Watch the full-length film at Vimeo On Demand (enter the code “movingpoems” for a free, 2-day rental through Jan. 31).
This is probably the longest yet most beautiful video poem I have reviewed so far. Since I am primarily a visual person, the video/graphic aspects usually spark my interest first. That’s not to say that the poem is not equally as important, but sometimes when the two are placed together one overrides the other.
This is not the case in Baltic Seas. It is lengthy and slow, which allows the viewer to take in every aspect of what it has to offer. It tells a story in six parts. Although many images are repeated, each section has its own canvas. We are on a life-long voyage. The first part is about the ship. The poet conveys it as an organism with power and purpose, taking its passengers in the hopes that they will obtain the knowledge this particular journey has to offer.
Section Two opens with images of a graveyard and speaks of an island with trees. Its focus is an old woman’s melancholy, remembering her past. We are led into a combination of life and death, “we walk together.” Then there is talk of war. The visuals are of the Nazi invasion, described as “a gust of wind.” “Terror confined to the moment” — in other words, this too shall pass. We see a memorial stuck into the sand. It’s a mine reminding us of a time when darkness had fallen. This should not be forgotten. Unlike most memorials it is quiet and gentle, thus allowing the theme to continue to unfold in a graceful manner.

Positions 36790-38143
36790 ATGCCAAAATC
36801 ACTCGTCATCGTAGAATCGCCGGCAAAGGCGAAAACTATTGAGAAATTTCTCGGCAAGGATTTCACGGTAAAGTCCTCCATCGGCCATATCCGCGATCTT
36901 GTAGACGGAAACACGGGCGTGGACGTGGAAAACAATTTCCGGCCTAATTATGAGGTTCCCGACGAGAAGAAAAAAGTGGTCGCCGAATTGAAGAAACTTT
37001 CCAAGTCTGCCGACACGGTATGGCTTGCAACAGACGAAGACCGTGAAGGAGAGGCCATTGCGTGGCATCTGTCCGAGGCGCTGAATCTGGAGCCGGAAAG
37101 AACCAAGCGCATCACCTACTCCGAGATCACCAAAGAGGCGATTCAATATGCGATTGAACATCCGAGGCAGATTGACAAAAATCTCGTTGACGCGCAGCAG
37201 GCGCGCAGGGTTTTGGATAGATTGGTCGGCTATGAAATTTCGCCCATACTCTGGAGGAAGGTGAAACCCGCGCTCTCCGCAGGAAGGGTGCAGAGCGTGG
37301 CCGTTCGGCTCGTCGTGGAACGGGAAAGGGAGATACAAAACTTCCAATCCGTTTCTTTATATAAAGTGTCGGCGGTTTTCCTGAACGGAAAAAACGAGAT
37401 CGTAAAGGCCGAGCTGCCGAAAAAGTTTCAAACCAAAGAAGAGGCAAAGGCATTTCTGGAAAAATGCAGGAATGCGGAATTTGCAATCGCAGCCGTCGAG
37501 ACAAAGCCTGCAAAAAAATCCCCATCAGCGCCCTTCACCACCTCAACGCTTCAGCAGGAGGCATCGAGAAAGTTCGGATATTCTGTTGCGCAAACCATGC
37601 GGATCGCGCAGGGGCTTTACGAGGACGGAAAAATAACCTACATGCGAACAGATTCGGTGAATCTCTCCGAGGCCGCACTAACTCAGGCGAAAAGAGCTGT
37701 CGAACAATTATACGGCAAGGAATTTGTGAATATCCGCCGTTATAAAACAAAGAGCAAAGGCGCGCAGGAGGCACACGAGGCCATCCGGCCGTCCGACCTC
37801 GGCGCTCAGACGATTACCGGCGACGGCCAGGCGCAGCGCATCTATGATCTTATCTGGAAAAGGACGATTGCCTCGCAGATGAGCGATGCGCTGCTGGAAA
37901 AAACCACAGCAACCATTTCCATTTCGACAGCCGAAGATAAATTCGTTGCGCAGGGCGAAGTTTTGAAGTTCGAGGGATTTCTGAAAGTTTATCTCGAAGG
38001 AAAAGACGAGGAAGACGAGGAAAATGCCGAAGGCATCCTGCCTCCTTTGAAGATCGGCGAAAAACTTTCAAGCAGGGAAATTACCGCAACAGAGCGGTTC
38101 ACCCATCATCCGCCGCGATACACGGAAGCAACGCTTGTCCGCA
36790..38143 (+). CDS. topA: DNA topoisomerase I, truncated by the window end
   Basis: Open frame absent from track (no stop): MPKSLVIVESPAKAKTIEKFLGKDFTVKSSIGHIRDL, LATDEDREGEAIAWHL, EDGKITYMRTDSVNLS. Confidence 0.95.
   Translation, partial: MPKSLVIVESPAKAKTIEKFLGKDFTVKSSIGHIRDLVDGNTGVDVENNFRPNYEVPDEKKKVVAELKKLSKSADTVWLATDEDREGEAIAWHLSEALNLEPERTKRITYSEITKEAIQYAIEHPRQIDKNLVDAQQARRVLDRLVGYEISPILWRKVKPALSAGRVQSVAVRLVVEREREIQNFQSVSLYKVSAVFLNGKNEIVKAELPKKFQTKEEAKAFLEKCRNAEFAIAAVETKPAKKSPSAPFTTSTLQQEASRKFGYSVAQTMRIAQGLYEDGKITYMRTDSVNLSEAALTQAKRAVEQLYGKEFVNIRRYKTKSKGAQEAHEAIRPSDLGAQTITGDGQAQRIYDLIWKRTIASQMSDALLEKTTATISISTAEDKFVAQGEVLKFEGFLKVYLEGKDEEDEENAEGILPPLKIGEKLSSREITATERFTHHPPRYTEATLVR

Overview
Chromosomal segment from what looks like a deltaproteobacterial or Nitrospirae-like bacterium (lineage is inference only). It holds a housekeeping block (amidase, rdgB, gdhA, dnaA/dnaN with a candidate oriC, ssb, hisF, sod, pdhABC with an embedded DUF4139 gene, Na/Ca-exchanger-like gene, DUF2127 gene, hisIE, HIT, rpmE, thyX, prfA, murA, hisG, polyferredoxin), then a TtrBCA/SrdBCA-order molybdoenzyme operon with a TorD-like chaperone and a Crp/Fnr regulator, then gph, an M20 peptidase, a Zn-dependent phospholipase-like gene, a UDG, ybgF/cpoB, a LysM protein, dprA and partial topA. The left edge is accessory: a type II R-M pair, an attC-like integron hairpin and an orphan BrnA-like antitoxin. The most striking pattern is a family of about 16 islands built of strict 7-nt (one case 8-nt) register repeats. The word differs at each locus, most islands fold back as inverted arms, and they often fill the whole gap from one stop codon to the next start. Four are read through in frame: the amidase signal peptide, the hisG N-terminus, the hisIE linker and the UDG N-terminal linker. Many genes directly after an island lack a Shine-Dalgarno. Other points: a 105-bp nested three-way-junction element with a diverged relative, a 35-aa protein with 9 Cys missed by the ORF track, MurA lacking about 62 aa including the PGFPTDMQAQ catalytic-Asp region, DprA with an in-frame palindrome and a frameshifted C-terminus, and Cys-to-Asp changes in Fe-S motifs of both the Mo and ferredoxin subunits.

In Section Three we are again reminded of the passage of life, through images of a baptismal font. The story carved is biblical, but the poet then speaks of numbers. The filmmakers use the Hex Color/binary code to illustrate this. It’s set into the sky, thereby continuing the passage of life, bringing us from antiquity to the post-modern world. Even the sea and its island cannot escape time.
Baltic Seas is a constant reminder that we continue to come full-circle. The environment changes and yet remains the same. It clarifies the lives that were lived and the ones that were lost, as remembered by the old woman. She, the old woman, through loss of family and her own death has somehow risen above it.
This is one video poem not to rush through — and not to be missed. You need to spend time and enjoy every aspect. It is to be digested rather than guzzled, like a fine wine. My only concern is that we live in a world where most people have the attention span of a gnat. My question is, in our overly caffeinated society, who has the thirty minutes?
Invest the time; you won’t be sorry. It’s a work of art you will remember for a very long time. If you are someone who is involved in making video poetry, it is something to aspire to.